Toviaz (fesoterodine): Muscarinic receptor antagonist approved for the treatment of overactive bladder

New molecular entity: Fesoterodine (Toviaz), a muscarinic receptor antagonist, was approved on October 31, 2008, for the treatment of overactive bladder

Fesoterodine is a competitive muscarinic receptor antagonist that produces its effects by inhibiting the receptors that affect urinary bladder smooth muscle contractions. This agent was approved on October 31, 2008, for the treatment of overactive bladder with symptoms of urge urinary incontinence, urgency, and frequency.

Efficacy. The efficacy of fesoterodine was assessed in two phase 3, randomized, double-blind, placebo-controlled, 12-week trials. Patients were randomized to treatment with fesoterodine 4 or 8 mg/d or placebo. In 1 study, 290 patients were randomized to an active control arm using an oral antimuscarinic agent. Between the 2 studies, 554 patients were treated with fesoterodine 4 mg/d, 566 were treated with fesoterodine 8 mg/d, and 554 were treated with placebo. The primary end points were mean change in the number of urge urinary incontinence episodes per 24 hours and mean change in the number of micturitions per 24 hours. In Study 1, fesoterodine-treated patients demonstrated statistically significant reductions versus placebo-treated patients in the number of urge incontinence episodes per 24 hours (fesoterodine 4 mg/d, –2.06; fesoterodine 8 mg/d, –2.27; placebo, –1.20; P≤.001) and in the number of micturitions per 24 hours (fesoterodine 4 mg/d, –1.74; fesoterodine 8 mg/d, –1.94; placebo, –1.02; P<.001). In Study 2, fesoterodine-treated patients demonstrated statistically significant reductions versus placebo-treated patients in the number of urge incontinence episodes per 24 hours (fesoterodine 4 mg/d, –1.77; fesoterodine 8 mg/d, –2.42; placebo, –1.00; P<.003 and P<.001 vs placebo, respectively) and in the number of micturitions per 24 hours (fesoterodine 4 mg/d, –1.86; fesoterodine 8 mg/d, –1.94; placebo, –1.02; P=.032 and P<.001 vs placebo, respectively). In both studies, the number of urge urinary incontinence episodes per 24 hours was reduced as early as 2 weeks after initiation of fesoterodine therapy.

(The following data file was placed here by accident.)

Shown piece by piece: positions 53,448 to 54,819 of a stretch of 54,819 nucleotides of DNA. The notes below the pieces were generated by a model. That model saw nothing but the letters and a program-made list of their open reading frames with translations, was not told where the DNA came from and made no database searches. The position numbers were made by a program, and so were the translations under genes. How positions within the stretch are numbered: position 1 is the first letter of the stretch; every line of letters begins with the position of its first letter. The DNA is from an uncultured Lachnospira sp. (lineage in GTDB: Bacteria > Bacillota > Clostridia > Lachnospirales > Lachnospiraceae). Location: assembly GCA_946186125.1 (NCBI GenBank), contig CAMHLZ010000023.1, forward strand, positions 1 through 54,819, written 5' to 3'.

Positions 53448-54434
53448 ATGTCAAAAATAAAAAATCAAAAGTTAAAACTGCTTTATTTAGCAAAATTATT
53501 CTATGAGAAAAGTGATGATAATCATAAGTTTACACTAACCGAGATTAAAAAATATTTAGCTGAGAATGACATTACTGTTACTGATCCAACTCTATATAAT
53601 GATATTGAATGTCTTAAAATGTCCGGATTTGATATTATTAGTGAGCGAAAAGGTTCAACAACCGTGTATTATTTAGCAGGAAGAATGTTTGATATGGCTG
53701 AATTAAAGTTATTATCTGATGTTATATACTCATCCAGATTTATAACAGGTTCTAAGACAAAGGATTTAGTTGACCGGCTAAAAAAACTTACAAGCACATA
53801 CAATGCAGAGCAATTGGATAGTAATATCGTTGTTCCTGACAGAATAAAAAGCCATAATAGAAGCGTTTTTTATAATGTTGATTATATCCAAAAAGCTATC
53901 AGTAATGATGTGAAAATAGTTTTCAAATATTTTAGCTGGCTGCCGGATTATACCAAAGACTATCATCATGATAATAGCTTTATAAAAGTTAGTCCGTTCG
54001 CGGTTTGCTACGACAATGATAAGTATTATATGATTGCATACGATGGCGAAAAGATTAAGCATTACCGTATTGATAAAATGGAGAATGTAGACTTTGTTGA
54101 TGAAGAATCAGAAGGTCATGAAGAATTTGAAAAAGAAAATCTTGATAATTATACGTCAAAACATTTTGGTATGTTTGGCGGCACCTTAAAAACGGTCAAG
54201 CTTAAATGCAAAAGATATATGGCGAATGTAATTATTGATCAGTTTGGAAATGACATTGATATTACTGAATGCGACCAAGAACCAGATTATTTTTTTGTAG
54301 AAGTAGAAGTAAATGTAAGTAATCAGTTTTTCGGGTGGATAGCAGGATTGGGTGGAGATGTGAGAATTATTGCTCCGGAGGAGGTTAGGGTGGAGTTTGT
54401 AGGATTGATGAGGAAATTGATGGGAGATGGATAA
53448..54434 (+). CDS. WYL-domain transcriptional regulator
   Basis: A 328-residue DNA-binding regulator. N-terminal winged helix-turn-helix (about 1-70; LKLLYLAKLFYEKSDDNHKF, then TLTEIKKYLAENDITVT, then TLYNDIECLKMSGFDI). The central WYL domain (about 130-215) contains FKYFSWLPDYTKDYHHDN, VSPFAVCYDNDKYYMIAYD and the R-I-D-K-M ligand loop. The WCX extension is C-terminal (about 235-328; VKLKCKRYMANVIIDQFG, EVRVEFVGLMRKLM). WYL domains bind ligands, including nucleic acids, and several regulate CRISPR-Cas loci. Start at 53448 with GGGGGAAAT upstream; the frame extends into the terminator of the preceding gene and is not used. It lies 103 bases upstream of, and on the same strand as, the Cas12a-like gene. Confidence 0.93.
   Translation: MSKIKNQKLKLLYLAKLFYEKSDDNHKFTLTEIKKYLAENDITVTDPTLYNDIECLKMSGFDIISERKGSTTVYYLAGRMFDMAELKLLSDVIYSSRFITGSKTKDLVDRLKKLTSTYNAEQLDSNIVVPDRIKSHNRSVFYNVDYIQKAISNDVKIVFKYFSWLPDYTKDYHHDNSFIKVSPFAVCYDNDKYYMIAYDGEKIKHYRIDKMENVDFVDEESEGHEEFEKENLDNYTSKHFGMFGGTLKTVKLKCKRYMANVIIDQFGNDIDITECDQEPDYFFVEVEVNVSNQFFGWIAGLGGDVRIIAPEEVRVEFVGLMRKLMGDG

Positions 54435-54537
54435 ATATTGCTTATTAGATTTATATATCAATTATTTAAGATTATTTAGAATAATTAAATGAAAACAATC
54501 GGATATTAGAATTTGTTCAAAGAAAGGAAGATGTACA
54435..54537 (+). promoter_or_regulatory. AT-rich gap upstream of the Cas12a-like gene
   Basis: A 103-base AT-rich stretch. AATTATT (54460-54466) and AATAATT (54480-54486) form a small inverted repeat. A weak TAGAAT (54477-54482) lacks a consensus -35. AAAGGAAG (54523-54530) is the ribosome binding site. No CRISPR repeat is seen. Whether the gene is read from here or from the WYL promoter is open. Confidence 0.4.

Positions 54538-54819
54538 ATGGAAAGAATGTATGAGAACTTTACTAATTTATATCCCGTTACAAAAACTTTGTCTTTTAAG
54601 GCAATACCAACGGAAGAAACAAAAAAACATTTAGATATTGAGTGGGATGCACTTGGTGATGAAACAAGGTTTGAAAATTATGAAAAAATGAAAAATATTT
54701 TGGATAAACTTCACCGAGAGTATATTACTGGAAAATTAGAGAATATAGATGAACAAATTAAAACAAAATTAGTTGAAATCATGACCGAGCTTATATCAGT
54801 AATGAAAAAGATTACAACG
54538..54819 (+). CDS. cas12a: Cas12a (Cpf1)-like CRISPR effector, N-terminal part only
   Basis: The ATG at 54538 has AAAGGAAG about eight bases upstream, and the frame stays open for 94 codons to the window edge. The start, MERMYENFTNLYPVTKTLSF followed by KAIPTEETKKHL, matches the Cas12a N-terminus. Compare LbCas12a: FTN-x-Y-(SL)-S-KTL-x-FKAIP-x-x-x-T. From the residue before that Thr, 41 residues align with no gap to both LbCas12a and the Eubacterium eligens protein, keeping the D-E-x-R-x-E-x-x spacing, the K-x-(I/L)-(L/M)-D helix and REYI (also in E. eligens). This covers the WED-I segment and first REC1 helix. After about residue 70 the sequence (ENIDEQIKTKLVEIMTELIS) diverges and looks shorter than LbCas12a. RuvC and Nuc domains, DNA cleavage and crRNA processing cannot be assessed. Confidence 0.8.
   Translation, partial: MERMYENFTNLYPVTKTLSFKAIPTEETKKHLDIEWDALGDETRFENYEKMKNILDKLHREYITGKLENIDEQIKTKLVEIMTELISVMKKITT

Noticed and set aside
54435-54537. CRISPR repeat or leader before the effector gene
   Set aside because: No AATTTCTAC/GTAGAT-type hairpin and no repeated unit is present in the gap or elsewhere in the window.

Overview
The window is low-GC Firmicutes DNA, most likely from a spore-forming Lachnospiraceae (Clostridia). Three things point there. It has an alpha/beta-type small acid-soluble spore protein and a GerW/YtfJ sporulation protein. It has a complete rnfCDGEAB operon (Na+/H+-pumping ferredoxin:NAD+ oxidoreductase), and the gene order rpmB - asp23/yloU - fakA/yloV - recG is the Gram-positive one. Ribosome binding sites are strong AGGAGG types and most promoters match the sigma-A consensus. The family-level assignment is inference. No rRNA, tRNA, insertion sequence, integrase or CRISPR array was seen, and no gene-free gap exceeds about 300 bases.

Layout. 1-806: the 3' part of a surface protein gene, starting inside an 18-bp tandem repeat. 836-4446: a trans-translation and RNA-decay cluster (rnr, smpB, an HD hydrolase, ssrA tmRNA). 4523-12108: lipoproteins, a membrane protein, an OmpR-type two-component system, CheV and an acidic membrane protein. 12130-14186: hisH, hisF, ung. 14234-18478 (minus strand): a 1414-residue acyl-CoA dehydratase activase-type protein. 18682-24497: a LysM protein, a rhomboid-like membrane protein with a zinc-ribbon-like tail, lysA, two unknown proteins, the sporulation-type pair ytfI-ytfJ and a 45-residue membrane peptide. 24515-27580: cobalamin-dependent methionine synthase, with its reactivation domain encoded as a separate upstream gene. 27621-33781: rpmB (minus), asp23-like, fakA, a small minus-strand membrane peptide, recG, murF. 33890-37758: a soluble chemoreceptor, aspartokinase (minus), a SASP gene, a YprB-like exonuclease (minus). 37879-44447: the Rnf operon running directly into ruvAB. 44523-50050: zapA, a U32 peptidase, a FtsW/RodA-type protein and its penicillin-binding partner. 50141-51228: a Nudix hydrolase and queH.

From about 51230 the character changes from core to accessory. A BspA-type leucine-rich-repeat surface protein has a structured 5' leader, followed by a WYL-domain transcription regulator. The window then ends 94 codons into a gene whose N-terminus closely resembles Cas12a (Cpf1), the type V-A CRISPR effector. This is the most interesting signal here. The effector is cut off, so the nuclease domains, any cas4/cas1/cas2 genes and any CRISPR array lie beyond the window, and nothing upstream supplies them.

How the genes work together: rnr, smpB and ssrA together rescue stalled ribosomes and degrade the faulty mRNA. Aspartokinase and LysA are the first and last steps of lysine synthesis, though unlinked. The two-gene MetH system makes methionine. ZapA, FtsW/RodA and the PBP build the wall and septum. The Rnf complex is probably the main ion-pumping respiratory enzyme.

Safety. Fesoterodine should be used cautiously in patients with clinically significant bladder outlet obstruction as these patients are at increased risk of urinary retention. This agent should also be used cautiously in patients with decreased gastrointestinal motility, controlled narrow-angle glaucoma, or myasthenia gravis. The most common adverse events associated with fesoterodine treatment include dry mouth, constipation, urinary tract infection, dry eyes, upper respiratory tract infection, and dyspepsia.